Business-Loss-Setoff

Business Loss Setoff

Business Loss Setoff

Business losses incurred by taxpayers in previous financial years can be adjusted against the taxable income of the current financial year. In keeping with the principles of natural justice, the Income Tax Act allows such adjustments to be made. Hence, the Income Tax Act has provisions for business loss setoff. In this article, we look at the different types of business loss and their implications under the Income Tax Act.

Conditions for Set-off

A business trading loss is deductible in computing the profit earned by a business if the following conditions are satisfied:

  • The loss should be a real loss and not notional or fictitious.
  • The loss should be a loss on revenue account and not on the capital account.
  • The loss must have actually arisen and been incurred, not merely anticipated or certain to occur in the future.
  • The loss should be one that is incidental to the carrying on of the business and must arise or spring directly from or be incidental to the carrying out of the operation of the assessee’s business.
  • There should be no prohibition mentioned in the provisions of the Income Tax Act, against its deductibility.

Business Losses Deductible under Income Tax

The following types of business loss are considered to be incidental to the business and are deductible under the Income Tax Act:

  • Loss on account of embezzlement by an employee is allowed as a deduction in the year in which such embezzlement is discovered.
  • Loss of stock-in-trade by fire or other natural calamities or due to the negligence of employees is deductible.
  • Loss on account of robbery or theft provided it is in the course of business and incidental to the trade is deductible.
  • Loss caused on account of fluctuation in the exchange rate at the time of remitting the money for the purchase of raw materials is deductible.
  • Loss caused due to non-recovery of advances made in the course of business, providing it is a trading loss is deductible under the Income Tax Act.
  • Loss caused due to a breach of contract for the delivery of goods by either party is deductible.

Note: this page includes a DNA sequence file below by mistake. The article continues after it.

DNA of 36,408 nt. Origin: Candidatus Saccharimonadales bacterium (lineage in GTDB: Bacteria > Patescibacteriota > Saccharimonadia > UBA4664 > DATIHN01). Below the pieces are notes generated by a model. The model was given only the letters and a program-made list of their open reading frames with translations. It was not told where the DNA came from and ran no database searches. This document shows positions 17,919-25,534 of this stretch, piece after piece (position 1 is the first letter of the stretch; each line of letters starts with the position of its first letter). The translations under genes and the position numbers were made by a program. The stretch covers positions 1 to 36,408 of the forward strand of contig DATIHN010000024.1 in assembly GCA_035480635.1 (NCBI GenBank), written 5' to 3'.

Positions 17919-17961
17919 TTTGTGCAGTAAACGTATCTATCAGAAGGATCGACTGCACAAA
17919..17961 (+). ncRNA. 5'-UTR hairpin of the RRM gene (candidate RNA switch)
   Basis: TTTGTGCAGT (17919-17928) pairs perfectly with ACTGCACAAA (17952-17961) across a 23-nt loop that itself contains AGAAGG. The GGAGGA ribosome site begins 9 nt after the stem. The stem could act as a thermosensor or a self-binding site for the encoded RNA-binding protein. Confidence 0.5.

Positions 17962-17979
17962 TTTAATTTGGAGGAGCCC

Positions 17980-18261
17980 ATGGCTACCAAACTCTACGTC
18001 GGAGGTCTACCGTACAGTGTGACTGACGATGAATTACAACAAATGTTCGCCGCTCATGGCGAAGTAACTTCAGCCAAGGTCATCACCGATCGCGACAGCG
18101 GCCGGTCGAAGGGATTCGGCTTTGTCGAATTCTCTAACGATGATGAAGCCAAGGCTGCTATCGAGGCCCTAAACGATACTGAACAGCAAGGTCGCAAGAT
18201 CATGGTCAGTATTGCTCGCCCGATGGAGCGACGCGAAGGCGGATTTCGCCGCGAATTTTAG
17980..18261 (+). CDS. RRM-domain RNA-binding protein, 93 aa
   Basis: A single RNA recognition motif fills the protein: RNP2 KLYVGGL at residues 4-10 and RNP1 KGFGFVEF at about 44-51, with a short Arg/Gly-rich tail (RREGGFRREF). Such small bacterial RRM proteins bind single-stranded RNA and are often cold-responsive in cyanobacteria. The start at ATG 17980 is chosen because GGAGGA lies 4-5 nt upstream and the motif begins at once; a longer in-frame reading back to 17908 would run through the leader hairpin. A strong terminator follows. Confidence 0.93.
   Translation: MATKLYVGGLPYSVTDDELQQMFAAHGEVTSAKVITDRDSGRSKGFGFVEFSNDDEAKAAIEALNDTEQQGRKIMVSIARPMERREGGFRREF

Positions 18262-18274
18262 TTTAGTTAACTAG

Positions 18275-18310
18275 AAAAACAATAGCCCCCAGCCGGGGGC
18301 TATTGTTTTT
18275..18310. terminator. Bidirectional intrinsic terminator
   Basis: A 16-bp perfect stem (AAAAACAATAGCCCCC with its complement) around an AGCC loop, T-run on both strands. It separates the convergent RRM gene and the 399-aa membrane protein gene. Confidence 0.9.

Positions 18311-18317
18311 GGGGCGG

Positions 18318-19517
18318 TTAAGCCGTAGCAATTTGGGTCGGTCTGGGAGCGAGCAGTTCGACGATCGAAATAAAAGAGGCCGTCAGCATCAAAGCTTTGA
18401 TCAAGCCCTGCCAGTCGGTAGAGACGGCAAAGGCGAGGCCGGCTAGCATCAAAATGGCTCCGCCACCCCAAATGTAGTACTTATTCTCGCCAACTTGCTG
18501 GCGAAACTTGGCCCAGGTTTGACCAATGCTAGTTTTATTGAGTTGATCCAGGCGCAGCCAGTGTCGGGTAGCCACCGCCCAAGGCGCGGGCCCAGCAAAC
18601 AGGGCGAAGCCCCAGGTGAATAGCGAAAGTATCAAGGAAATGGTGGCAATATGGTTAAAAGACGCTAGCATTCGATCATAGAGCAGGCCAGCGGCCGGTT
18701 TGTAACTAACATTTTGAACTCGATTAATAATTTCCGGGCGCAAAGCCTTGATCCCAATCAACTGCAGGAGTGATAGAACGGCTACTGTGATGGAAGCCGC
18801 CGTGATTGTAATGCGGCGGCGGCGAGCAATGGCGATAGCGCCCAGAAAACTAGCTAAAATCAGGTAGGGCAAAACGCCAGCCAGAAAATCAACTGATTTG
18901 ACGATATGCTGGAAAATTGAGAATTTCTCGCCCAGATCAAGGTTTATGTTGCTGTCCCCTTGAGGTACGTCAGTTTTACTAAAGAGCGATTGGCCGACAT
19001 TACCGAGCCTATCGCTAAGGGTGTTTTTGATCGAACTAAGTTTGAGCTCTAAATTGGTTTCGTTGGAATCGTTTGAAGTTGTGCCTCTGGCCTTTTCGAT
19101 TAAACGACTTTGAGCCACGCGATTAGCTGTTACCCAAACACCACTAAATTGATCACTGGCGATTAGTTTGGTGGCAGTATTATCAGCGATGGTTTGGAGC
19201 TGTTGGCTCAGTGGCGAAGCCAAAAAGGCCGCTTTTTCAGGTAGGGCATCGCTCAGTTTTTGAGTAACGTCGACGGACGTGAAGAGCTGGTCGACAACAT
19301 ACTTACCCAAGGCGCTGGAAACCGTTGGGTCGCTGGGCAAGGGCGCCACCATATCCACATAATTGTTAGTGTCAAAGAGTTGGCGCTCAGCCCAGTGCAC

• Loss of raw material or finished goods in transit is tax-deductible.
  • Loss caused by forfeiture of security deposits given at the time of submission of tenders is deductible.
  • Loss by the failure of a bank in which money is deposited is tax-deductible.
  • Any loss incurred due to non-recovery of advance given to salvage the capital, if it is in the revenue field, is an admissible deduction.

Business Loss Not Allowed under Income Tax

The following types of business loss are not deductible from business income:

  • Losses sustained before the business is commenced
  • Losses incurred in the closing down of a business.
  • Losses incurred due to damage, destruction, etc., of capital assets.
  • A loss which is not incidental to the carrying on of the business of the assessee.
  • Loss due to the sale of securities held as investments as it will be a capital loss and not the business loss.
  • Loss caused by forfeiture of advance given for the purchase of capital assets.
  • Violation of the law is not a normal incident of trade and an expense incurred by way of penalty for infraction of laws is not allowed for deduction as a business loss.
  • Trading loss due to loss of goods in transit in the normal course of business.

To know about the concept of tax audit turnover in Income Tax, click here.

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